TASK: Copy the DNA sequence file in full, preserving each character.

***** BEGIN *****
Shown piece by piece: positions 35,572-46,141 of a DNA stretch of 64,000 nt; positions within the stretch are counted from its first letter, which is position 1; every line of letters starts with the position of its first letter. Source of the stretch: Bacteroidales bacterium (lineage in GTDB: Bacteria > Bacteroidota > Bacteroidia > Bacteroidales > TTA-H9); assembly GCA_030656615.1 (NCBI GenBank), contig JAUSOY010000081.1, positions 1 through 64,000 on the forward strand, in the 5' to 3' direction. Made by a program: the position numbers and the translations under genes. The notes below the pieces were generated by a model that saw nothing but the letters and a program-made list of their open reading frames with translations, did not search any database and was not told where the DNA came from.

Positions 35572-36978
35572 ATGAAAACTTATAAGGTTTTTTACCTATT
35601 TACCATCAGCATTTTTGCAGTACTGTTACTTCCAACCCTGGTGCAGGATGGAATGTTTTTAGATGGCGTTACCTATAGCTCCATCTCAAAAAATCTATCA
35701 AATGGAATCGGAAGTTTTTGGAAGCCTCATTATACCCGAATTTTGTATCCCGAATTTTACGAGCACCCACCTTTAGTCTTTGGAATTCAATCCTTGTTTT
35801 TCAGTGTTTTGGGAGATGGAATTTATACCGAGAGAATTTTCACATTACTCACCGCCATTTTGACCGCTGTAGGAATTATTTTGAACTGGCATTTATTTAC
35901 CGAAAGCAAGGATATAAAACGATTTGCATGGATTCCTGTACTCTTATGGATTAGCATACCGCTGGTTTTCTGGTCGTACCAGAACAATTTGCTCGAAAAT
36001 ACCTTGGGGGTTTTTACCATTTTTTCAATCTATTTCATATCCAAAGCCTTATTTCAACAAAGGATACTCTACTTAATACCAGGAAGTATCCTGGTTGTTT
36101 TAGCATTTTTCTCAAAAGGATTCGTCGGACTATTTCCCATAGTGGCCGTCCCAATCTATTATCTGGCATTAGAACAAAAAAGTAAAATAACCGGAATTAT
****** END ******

Shown piece by piece: positions 35,572-46,141 of a DNA stretch of 64,000 nt; positions within the stretch are counted from its first letter, which is position 1; every line of letters starts with the position of its first letter. Source of the stretch: Bacteroidales bacterium (lineage in GTDB: Bacteria > Bacteroidota > Bacteroidia > Bacteroidales > TTA-H9); assembly GCA_030656615.1 (NCBI GenBank), contig JAUSOY010000081.1, positions 1 through 64,000 on the forward strand, in the 5' to 3' direction. Made by a program: the position numbers and the translations under genes. The notes below the pieces were generated by a model that saw nothing but the letters and a program-made list of their open reading frames with translations, did not search any database and was not told where the DNA came from.

Positions 35572-36978
35572 ATGAAAACTTATAAGGTTTTTTACCTATT
35601 TACCATCAGCATTTTTGCAGTACTGTTACTTCCAACCCTGGTGCAGGATGGAATGTTTTTAGATGGCGTTACCTATAGCTCCATCTCAAAAAATCTATCA
35701 AATGGAATCGGAAGTTTTTGGAAGCCTCATTATACCCGAATTTTGTATCCCGAATTTTACGAGCACCCACCTTTAGTCTTTGGAATTCAATCCTTGTTTT
35801 TCAGTGTTTTGGGAGATGGAATTTATACCGAGAGAATTTTCACATTACTCACCGCCATTTTGACCGCTGTAGGAATTATTTTGAACTGGCATTTATTTAC
35901 CGAAAGCAAGGATATAAAACGATTTGCATGGATTCCTGTACTCTTATGGATTAGCATACCGCTGGTTTTCTGGTCGTACCAGAACAATTTGCTCGAAAAT
36001 ACCTTGGGGGTTTTTACCATTTTTTCAATCTATTTCATATCCAAAGCCTTATTTCAACAAAGGATACTCTACTTAATACCAGGAAGTATCCTGGTTGTTT
36101 TAGCATTTTTCTCAAAAGGATTCGTCGGACTATTTCCCATAGTGGCCGTCCCAATCTATTATCTGGCATTAGAACAAAAAAGTAAAATAACCGGAATTAT